Jeff Curtis: Inorganic Chemistry
Electron- and Charge-Transfer Processes in Transition Metals. Our research program focuses on the energetics and dynamics of electron-transfer reactions as well as spectroscopic charge-transfer processes between transition metal complexes in solution. We have a particular interest in how non-covalent interactions mediate the quantum mechanical electronic coupling between redox partners. We are also interested in how details of the solvent-solute interaction as well as any ion-pairing interactions impact redox reaction mechanisms. The work involves synthesis of novel transition metal complexes followed by kinetic and spectroscopic measurements using a full range of instrumentation: these include electroanalytical, UV-Vis-NIR, NMR, IR/Raman, stopped-flow and fluorescence lifetime measurements.
Lawrence D. Margerum: Inorganic and Analytical Chemistry
Surface Tethered Dendrimers (STD) for immobilized metal indicator release assays. We are grafting soluble nanoparticles called PAMAM dendrimers (treelike) onto controlled pore glass beads to create new, high-density reactive surfaces. Subsequent modifications to these Surface Tethered Dendrimers (STD) with metal-dye complexes lead to highly colored beads. The beads release the dye into water when added to solutions containing a substrate of interest (a type of colorimetric sensor).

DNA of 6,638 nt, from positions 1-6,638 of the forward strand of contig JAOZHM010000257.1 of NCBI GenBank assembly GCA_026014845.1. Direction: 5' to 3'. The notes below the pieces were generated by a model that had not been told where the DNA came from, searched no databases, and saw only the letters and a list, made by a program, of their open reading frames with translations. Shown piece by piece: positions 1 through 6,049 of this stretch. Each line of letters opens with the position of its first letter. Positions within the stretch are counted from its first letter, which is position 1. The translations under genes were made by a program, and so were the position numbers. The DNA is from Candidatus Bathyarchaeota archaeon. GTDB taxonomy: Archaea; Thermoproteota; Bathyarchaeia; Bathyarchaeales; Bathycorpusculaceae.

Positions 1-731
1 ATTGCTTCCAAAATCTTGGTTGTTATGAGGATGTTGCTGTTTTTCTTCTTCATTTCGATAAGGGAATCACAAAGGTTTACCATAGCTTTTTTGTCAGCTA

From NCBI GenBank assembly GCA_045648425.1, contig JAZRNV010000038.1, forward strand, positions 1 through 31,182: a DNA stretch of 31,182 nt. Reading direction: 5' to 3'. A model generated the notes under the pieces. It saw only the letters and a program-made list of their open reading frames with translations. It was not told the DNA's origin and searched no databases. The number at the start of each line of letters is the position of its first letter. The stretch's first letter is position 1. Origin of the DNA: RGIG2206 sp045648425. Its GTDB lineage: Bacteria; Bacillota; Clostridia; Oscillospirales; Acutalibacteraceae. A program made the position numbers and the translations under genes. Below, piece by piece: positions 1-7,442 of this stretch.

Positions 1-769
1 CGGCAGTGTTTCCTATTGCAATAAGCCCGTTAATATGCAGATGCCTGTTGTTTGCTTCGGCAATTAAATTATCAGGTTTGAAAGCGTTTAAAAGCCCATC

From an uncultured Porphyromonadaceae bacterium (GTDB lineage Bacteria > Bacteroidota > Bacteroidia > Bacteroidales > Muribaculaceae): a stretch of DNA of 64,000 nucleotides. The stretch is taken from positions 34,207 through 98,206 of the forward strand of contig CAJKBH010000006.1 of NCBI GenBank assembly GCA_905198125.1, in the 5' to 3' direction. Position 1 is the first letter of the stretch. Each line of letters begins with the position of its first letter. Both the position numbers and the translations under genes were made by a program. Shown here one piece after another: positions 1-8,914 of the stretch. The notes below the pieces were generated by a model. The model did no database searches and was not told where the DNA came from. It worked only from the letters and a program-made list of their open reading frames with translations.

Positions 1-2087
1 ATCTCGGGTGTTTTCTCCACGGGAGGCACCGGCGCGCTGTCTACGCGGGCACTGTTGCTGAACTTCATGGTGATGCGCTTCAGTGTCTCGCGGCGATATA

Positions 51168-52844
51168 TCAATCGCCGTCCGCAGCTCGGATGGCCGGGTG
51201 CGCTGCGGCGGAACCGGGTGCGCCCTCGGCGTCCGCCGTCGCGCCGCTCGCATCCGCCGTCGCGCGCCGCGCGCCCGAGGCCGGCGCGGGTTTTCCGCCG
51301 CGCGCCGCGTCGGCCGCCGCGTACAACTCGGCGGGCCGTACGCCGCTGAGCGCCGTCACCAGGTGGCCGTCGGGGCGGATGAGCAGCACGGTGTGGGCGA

Current work focuses on characterization of all the synthetic steps in this process and adding the blue beads to solutions of different substrates (including some biologically important molecules) to see if the dye can be displaced. Our group uses chemical and instrumental methods to measure the amount of metal ion on the beads, the number of primary amines on the surface and the amount of dye absorbed/released by the beads (Current Methods: Atomic Absorption, UV-Vis, fluorescence, surface IR, chemical sensors).
Giovanni Meloni: Physical Chemistry
Products and Intermediates Characterization of Biofuel Reactions. The research projects in our group are focused on the characterization of biofuel reaction products and intermediates. Our experiments are carried out at the Chemical Dynamics Beamline of the Advanced Light Source, Lawrence Berkeley National Laboratory. The experimental apparatus we use is a multiplex photoionization mass spectrometer.
1“Direct observation of the gas‐phase Criegee intermediate (CH2OO) in dimethyl sulphoxide oxidation,” C. A. Taatjes, G. Meloni, T. M. Selby, A. J. Trevitt, D. L. Osborn, C. J. Percival, and D. E. Shallcross, J. Am. Chem. Soc. 130, 11883 (2008).
2“Energy‐resolved photoionization of alkyl peroxy radicals and the stability of their cations,” G. Meloni, P. Zou, S. J. Klippenstein, M. Ahmed, S. R. Leone, C. A. Taatjes, and D. L. Osborn, J. Am. Chem. Soc. 128, 13559 (2006).
3“Photoionization of 1‐alkenylperoxy and alkylperoxy radicals and a general rule for the stability of their cations,” G. Meloni, T. M. Selby, F. Goulay, S. R. Leone, D. L. Osborn, and C. A. Taatjes, J. Am. Chem. Soc. 129, 14019 (2007).